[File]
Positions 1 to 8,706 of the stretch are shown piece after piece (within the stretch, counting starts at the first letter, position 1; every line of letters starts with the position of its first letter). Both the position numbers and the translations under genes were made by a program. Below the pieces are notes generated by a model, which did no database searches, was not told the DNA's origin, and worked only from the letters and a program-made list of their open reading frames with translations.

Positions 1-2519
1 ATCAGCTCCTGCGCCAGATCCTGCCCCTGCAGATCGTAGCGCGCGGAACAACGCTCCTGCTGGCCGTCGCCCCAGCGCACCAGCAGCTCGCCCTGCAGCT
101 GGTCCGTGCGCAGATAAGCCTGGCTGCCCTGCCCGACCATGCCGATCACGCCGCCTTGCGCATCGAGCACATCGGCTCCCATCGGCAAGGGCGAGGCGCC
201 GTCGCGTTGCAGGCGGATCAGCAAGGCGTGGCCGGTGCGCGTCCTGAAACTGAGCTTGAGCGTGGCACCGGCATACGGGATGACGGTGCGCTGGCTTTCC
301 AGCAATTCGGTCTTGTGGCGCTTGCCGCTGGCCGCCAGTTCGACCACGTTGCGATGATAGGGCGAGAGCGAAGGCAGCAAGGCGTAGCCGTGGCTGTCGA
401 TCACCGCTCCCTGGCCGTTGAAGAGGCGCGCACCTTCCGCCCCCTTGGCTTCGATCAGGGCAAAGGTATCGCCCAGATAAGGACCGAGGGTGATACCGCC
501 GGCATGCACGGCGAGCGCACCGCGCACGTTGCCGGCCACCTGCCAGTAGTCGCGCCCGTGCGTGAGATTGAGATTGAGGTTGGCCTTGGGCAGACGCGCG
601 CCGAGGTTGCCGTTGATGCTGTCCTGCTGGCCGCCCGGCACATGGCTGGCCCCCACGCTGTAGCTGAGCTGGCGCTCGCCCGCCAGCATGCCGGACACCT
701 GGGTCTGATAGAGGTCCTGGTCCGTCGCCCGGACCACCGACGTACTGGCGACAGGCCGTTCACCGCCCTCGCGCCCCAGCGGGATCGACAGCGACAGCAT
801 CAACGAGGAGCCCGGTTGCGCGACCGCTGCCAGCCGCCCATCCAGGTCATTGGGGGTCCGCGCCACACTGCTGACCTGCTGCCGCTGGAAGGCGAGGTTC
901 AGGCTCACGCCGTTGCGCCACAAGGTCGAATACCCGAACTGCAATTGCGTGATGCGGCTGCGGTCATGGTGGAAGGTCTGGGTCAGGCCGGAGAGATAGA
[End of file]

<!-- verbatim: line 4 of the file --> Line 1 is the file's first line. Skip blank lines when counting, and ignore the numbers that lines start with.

101 GGTCCGTGCGCAGATAAGCCTGGCTGCCCTGCCCGACCATGCCGATCACGCCGCCTTGCGCATCGAGCACATCGGCTCCCATCGGCAAGGGCGAGGCGCC